Nightside City is my personal favorite of all my science fiction novels to date. It was originally published by Del Rey Books in 1989 (ISBN 0-345-35944-5), and is now available from FoxAcre press (ISBN 097097111-7).
Over there to the left you'll find a list of links that can take you to the various parts of this page, telling you all about the novel.
Nightside City was the entertainment capital of the planet Epimetheus, but it was doomed -- the planet's rotation was bringing it out into the lethal sunlight.
So why was someone buying up real estate? Evicted squatters hire down-on-her-luck private eye Carlisle Hsing to find out...
by Lawrence Watt-Evans
The city outside my window was a cacophoty of neon and stardust, a maze of blinding glitter and flash, and from where I sat it was all meaningless, no discrete images at all -- nothing discrete, and certainly no discretion. I knew that the casino ads were shimmying and singing like sirens, luring passersby onto the rocks of the roulette wheels and randomizers, sucking them in with erotic promises of riches, but all that reached me through the window was a tangle of colored light and a distant hum, punctuated every so often by the buzz and blink of a macroscopic floater passing nearby. Even the big ships landing or lifting didn't bother me -- the window was angled so I couldn't see them unless they buzzed the Trap, which would have gotten any pilot's license erased, and the port's big damper fields kept the noise out of the city.
As long as I kept the window transparent I always had the flicker and the sparkle and the hum for a background, and the blaze of light and color was there if I bothered to look, but I didn't have the noise and flash grinding in on me.
I liked it that way. There was a time when I had an office in the Trap, as we called it -- the Tourist Trap -- but that was a long time ago. When the case I'm telling you about came up I had my little place in the burbs, on Juarez Street, and I could see the lights of Trap Over all the more clearly for the added distance. Instead of the overwhelming come-ons, the holos and the shifting sculptures of stardust, all I saw was just light and noise.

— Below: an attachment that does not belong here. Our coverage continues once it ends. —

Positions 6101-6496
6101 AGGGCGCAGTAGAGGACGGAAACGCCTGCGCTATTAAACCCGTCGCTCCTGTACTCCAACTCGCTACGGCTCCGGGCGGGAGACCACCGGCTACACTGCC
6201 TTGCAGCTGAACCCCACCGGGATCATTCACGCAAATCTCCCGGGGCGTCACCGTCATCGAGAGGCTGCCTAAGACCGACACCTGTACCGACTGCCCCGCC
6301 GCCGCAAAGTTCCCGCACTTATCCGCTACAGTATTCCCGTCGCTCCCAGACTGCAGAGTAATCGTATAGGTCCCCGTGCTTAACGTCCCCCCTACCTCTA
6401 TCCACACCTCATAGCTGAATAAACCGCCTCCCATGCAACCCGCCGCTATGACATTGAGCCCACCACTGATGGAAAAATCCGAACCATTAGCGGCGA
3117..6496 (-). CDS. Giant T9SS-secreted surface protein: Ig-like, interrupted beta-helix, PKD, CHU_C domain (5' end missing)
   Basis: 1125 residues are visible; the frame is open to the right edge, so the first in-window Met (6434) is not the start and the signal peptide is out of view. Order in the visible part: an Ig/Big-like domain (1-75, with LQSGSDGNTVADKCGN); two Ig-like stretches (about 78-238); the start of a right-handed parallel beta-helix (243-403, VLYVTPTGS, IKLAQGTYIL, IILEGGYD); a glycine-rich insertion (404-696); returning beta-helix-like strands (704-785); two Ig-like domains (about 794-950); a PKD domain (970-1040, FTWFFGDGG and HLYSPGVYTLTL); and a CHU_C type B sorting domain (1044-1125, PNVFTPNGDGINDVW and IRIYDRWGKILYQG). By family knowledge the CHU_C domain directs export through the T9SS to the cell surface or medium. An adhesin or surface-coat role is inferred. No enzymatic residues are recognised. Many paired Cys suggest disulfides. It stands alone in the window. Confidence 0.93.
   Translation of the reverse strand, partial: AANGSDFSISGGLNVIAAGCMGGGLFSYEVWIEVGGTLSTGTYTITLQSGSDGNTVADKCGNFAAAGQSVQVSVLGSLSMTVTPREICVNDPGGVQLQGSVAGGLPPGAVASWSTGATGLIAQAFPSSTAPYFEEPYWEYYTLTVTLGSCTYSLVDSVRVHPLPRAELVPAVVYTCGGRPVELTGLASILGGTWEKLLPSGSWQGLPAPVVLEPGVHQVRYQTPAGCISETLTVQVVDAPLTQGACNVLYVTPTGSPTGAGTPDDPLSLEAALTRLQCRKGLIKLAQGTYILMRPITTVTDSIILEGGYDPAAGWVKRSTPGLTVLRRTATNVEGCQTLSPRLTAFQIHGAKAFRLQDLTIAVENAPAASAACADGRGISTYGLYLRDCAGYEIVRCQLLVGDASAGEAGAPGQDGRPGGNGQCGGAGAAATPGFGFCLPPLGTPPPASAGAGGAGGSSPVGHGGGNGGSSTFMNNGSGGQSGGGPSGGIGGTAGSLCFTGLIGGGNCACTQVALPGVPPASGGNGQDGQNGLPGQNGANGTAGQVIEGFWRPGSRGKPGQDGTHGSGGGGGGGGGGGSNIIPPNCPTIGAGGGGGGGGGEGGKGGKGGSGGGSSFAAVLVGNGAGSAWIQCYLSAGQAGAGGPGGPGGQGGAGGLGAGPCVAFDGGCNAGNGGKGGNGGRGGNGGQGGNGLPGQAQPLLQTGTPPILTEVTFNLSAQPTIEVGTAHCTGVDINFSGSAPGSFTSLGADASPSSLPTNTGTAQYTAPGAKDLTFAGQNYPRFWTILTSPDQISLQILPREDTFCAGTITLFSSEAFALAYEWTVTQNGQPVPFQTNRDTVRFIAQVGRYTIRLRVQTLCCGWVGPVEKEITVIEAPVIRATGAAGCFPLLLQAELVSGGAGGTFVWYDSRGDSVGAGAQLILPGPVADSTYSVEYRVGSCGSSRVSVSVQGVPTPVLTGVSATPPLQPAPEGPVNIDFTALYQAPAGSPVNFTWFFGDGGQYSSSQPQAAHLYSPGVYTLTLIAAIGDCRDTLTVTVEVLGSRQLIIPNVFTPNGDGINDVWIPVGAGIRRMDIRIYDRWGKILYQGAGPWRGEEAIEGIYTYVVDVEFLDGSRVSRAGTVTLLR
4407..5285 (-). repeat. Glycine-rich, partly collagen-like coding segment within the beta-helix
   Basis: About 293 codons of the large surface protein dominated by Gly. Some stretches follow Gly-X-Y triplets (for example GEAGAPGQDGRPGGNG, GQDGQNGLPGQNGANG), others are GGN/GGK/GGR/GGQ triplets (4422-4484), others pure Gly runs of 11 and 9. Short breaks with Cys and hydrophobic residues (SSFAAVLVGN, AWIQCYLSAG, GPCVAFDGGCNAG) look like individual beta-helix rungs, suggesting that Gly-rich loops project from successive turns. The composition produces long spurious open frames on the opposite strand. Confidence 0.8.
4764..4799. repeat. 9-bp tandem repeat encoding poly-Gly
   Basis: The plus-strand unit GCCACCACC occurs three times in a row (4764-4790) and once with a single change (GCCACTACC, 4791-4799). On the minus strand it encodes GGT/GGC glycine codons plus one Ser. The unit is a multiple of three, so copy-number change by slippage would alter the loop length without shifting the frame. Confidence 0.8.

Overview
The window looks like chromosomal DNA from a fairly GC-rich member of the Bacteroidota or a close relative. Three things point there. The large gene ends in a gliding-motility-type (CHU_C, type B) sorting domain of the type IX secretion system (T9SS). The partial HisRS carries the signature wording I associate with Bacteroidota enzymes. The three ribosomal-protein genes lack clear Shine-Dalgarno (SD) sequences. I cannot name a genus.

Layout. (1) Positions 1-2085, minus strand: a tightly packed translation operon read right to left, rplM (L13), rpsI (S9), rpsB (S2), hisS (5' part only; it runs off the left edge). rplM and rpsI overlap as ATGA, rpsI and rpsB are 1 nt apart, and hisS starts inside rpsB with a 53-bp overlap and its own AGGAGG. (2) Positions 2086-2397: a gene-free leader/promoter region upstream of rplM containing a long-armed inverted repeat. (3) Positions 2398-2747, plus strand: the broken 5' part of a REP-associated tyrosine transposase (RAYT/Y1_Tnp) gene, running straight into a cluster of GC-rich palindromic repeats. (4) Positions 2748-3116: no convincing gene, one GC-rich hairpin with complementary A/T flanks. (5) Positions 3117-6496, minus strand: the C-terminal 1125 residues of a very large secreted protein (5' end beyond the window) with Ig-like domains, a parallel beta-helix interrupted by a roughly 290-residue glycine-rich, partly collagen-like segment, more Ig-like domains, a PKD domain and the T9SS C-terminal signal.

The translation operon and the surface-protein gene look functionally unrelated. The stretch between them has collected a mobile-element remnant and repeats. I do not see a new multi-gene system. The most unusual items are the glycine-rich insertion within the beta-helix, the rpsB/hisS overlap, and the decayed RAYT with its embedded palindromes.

And was it ever really anything more?
Of course, I won't lie to you -- I wasn't out in the burbs by choice, not really. When I was young and stupid and new at my work I fell for a sob story while I was on a casino job, and I let a welsher take an extra day. He was off-planet within an hour, and IRC had to shell out the bucks to put an unscheduled, shielded call through to Prometheus and nail him there. They weren't happy with me, and when Interstellar Resorts Corporation isn't happy with you, you don't work in the Trap. Even their competitors don't argue with that.
I'm just glad the bastard didn't have enough cash to buy his way out-system; if IRC had had to chase him to Sol or Fomalhaut or somewhere I'd be lucky to live a week.
Of course, if he'd had out-system fare he would have paid his tab in the first place. It wasn't that big, which was another reason I'm still up and running.